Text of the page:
Ayn Rand’s letter to Boris Spassky
During the epic and infamous chess match between Boris Spassky and Bobby Fisher in Iceland, 1972, Ayn Rand sent an “open letter” to Spassky, chiding him with a sort of petulant and sneering essay. In her letter, she lectures the younger Spassky about the Soviet Union, the limitations of how thought was limited to the chess board’s “concrete structure,” the false bravado of intellectualism, how she and “all of [her] friends” want Bobby Fisher to win, and even offers some basic philosophy and advice that borders on pure arrogance. Some excerpts:
Unlike algebra, chess does not represent the abstraction–the basic pattern–of mental effort; it represents the opposite: it focuses mental effort on a set of concretes, and demands such complex calculations that a mind has no room for anything else. By creating an illusion of action and struggle, chess reduces the professional player’s mind to an uncritical, unvaluing passivity toward life. Chess removes the motor of intellectual effort–the question “What for?”–and leaves a somewhat frightening phenomenon: intelletual effort devoid of purpose.
Would you have wanted to escape into chess, if you lived in a society based on Aristotelian principles? It would be a country where the rules were objective, firm and clear, where you could use the pwoer of your mind to its fullest extent, on any scale you wished, where you would gain rewards for your achievements, and men who chose to be irrational would not have the power to stop you nor to harm anyone but themselves. Such a social system could not be devised, you say? But it was devised, and it came close to full existence–only, the mentalities whose level was playing jacks or craps, the men with the guns and their witch doctors, did not want mankind to know it. It was called Capitalism.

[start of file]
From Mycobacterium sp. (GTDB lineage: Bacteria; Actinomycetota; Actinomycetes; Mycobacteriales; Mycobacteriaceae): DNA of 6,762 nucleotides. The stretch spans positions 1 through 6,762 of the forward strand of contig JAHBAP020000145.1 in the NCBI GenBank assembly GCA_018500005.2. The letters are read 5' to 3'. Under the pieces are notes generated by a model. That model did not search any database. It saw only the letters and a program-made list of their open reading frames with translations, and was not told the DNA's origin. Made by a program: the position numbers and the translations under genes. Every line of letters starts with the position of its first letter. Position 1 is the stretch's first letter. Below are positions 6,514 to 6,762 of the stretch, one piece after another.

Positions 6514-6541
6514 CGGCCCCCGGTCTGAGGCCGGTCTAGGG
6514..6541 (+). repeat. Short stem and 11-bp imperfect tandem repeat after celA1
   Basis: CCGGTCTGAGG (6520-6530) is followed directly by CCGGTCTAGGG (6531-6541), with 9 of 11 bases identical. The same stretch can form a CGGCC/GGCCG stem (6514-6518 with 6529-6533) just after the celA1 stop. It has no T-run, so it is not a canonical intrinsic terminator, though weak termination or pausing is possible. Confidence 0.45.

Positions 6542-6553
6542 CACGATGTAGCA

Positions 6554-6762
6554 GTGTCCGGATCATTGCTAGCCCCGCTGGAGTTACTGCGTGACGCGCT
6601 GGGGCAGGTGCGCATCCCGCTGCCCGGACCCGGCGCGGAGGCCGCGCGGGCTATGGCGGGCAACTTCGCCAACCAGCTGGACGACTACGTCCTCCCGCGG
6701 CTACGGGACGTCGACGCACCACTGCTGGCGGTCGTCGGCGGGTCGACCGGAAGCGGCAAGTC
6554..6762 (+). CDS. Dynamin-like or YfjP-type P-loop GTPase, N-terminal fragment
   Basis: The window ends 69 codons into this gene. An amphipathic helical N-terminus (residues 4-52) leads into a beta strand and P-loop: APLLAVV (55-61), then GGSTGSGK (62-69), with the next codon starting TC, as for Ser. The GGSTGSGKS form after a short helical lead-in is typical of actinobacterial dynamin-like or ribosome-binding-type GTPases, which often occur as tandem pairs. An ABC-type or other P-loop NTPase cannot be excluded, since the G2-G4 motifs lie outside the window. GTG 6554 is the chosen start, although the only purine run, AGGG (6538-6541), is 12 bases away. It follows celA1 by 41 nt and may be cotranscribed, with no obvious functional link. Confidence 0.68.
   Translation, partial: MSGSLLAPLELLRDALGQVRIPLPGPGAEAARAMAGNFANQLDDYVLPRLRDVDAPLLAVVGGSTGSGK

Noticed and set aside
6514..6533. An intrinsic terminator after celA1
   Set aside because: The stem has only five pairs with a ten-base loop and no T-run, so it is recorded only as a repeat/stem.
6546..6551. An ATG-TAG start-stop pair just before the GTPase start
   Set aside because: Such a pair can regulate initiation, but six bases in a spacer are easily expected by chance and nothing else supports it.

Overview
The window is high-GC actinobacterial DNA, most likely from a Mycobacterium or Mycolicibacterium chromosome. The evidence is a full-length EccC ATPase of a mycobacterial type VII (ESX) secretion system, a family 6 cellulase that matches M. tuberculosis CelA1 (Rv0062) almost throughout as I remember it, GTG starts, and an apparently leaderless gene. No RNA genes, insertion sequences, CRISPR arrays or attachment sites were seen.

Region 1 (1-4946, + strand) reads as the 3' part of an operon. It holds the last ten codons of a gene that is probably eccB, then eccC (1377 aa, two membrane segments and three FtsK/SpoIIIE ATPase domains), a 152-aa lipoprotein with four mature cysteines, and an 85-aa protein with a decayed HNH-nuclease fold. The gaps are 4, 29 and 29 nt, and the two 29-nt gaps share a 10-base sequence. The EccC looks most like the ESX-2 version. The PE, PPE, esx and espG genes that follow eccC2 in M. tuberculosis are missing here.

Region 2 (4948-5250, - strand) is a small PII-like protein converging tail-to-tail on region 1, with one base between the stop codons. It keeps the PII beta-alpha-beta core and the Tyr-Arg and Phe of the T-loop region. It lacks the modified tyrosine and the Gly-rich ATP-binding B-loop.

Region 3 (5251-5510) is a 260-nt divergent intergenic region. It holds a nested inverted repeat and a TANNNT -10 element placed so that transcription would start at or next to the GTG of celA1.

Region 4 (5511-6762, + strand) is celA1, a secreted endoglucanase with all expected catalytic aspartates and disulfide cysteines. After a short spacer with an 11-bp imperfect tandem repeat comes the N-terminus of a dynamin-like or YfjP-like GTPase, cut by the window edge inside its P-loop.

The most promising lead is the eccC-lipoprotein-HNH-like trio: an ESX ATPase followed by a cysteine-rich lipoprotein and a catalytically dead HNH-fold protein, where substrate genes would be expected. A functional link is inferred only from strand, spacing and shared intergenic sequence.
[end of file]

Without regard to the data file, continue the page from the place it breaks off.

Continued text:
But on this issue, Comrade, you may claim a draw: your country does not know the meaning of that word–and, today, most people in our country do not know it either.
There is a lot of history wrapped up into this letter: Ayn Rand was a Russian American Jew that studied at Petrograd University, and later railed against religion, using her philosophy of objectivism. Bobby Fisher, of course, defeated Spassky, and became the first American champion in almost 100 years (and even then the champion, Steinitz, was a naturalized citizen!), and usurped the Soviet Union’s 24-year rule of the game. Fisher and Spassky’s match was hyped by the looming shadow of the Cold War, and Fisher was pegged to lose, since he had only played Spassky five times previously, drawing twice, and losing three times. The chess match was marked by increasing drama: Fisher would inspect television cameras for noise, and even demanded that they be removed. He also insisted that the first few rows of specators be removed due to their ambient noise. The Soviets claimed, in turn, that Fisher was “controlling” Spassky with a chemical agent, which prompted a thorough investigation and inspection of the premises by Iceland’s police.
During this period of time, marking the beginning of the last decade of her life, Rand’s ideology started manifesting in increasingly obtuse terms. The next year, in 1973, she praised the Isrealites in their battle against Arabs as “civilized men fighting savages,” and also railed against homosexuals and the rights of Native Americans against the conquering Europeans.
You can read Ayn Rand’s letter in its entirety at http://www.chesskb.com/Uwe/Forum.aspx/chess-politics/2771/Ayn-Rand-s-Letter-to-Boris-Spassky-Bobby-Fisher.